Thank you for making November another great month here at Helping Churches Make Vision Real! It’s fun to stay connected with you through social media and hearing that these articles have been helpful. So, thank you for connecting with me through the content on this blog! You made these the top posts from this last month. If you missed out on any of them, here they are all in one place for your convenience!
The language we choose to use is important because it both reflects and builds culture at the same time. And one of the most obvious ways to tell if a church is insider focused or outsider focused is the language that they choose to use. It either says that the church is “inclusive” or “exclusive.”
Before you buy into the idea that you need another staff person at your church, think again. That just may be the worst decision you make at your church this year.
It’s commonly said that you can tell if a church is insider-focusedor outsider-focused by how they make decisions. Do they make decisions based on whom they’re trying to keep or whom they’re trying to reach? Oh, if it were only that simple.
Do great organizations prepare for the future or do they plan for it? The answer is, “yes.” To be clear preparation and planning are not the same thing, and great organizations become great by doing both.
We had a great experience going to the game. It was a great game day atmosphere, we were there with some good friends, we had good seats, ate good food, and the Arkansas fans were more than hospitable. The outcome was just disappointing. It was like the Gators were trying to phone this one in. They didn’t look like themselves. It’s like they didn’t even get off the bus! I don’t mind losing if they leave it all on the field but they just didn’t play up to their potential. Ever been a part of a team like that? A team that doesn’t play up to their potential? It happens for all kinds of reasons:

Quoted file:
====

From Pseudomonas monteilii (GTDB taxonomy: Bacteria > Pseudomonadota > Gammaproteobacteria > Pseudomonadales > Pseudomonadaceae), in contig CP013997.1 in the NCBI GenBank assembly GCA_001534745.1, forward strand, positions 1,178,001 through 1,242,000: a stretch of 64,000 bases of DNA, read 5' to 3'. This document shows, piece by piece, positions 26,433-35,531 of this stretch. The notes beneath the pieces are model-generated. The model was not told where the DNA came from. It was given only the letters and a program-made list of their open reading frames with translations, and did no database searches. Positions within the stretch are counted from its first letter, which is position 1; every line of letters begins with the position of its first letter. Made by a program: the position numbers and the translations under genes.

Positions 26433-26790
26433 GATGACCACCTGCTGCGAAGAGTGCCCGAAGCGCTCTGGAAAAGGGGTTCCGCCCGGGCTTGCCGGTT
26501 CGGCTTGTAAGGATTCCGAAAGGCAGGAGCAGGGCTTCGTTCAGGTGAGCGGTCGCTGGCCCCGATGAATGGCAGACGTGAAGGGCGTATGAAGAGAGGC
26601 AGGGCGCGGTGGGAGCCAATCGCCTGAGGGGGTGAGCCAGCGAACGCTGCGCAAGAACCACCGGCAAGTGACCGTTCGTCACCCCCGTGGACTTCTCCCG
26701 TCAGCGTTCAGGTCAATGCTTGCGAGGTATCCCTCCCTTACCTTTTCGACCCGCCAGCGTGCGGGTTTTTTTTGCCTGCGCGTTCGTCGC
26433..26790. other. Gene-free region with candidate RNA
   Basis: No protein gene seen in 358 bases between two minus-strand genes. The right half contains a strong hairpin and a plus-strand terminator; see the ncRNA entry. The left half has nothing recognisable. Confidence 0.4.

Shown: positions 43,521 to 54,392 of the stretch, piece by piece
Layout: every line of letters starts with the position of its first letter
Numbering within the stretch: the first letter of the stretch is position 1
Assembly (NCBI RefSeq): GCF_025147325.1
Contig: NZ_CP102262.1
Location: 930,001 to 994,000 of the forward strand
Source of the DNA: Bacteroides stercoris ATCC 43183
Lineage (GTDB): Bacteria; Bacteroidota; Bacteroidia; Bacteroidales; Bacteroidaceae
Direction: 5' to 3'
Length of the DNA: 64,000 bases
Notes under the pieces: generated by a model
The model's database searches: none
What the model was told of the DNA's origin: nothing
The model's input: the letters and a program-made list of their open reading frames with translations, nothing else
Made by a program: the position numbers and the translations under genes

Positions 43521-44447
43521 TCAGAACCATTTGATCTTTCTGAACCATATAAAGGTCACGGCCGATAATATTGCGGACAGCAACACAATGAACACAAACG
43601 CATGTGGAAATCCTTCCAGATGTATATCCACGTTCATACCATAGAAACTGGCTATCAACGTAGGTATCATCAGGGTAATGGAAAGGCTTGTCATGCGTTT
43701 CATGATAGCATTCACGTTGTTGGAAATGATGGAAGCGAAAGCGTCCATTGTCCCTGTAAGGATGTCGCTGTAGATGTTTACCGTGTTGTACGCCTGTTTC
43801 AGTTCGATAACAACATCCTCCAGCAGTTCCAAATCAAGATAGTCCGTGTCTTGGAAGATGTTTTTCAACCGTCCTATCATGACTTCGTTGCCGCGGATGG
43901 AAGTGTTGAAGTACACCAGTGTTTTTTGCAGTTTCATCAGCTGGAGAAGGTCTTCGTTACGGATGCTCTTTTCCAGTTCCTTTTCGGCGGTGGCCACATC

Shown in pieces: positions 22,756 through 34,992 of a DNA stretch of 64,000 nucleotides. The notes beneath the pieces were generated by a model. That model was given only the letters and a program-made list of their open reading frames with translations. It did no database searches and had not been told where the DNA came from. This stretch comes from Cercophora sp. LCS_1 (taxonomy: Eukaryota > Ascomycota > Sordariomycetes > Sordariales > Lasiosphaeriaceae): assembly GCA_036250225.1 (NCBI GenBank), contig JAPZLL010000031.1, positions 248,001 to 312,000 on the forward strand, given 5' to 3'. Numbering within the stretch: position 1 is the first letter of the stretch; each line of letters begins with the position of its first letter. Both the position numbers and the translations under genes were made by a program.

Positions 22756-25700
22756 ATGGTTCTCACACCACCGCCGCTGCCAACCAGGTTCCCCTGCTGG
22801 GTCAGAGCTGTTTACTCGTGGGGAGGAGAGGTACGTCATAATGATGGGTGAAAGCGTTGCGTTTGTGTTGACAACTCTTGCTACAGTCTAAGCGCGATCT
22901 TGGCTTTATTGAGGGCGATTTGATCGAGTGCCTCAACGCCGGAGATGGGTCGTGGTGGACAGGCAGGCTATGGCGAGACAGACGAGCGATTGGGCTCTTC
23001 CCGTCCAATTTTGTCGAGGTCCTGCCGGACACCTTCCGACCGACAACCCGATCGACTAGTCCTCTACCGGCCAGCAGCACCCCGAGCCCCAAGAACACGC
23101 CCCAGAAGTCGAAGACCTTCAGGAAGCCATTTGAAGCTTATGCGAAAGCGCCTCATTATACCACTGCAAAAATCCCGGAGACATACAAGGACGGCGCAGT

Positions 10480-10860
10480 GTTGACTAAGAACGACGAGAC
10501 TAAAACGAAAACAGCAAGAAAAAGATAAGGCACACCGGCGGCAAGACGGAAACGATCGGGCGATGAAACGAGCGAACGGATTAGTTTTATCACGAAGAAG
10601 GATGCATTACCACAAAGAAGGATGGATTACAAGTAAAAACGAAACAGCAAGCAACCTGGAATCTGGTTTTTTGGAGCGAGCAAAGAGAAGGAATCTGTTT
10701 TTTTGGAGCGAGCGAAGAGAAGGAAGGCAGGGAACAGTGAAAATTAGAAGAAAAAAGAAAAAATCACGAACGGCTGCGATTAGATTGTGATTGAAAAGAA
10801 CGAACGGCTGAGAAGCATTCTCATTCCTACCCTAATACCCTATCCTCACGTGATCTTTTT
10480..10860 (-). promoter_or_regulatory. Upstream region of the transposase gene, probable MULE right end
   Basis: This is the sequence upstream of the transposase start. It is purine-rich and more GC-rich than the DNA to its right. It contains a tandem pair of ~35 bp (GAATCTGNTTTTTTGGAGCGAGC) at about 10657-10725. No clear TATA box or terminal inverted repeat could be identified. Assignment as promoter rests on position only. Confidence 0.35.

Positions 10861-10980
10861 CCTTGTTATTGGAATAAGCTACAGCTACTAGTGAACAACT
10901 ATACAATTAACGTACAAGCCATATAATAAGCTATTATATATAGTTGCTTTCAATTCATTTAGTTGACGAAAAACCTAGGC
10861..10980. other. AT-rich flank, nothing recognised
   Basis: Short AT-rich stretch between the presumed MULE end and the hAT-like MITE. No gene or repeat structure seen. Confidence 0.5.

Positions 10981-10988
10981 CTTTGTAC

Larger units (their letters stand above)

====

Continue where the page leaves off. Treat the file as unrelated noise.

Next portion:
I’ve never worked with a church that has said they don’t need more volunteers. But I’ve worked with a bunch of churches that have trouble getting people to volunteer and stay engaged volunteering.
A few years ago, Tony Morgan and The Unstuck Group set out to help pastors get a clearer understanding of the health of their churches, believing access to a better scorecard for ministry would show pastors where they were making an impact and where their churches might be stuck. That desire led to the first edition of Vital Signs. Tony has just released the 2016-2017 edition of Vital Signs: Why Church Health Matters and 14 Ways to Measure It. And here’s why I think you should grab a copy:
There’s a lot of angst in the North American Church about Millennials walking away from Church. The Millennial generation is typically considered as born somewhere in the early 80’s – 2000 or so. Instead of fretting about it, the other day I sat down with some millennials to actually talk to them about their views of Church. These were some of the take aways from the conversation.
Everything is an interview. Everything. College football players get this concept drilled into them by their coaches. They’re challenged to be proud of what they put on tape. Every Saturday they play a game and those game tapes essentially become their resume for a job interview to get to the NFL. But life is bigger than football; even for those of us who are a little obsessed by it. And in every interaction you have in life and in your work place, everything is an interview. And if you don’t view it that way, you may miss your next opportunity.
Many churches are stuck in attendance simply because they haven’t maximized their current facilities and campus. Thinking about adding another worship service at your church? Here are five strategic concepts to consider before you do. Not sure if multiple worship services are right for your church? Check out this blog on Overcoming the Fear of Moving to Multiple Worship Services.
Posted in Leadership, Spiritual Formation, Staffing, Volunteers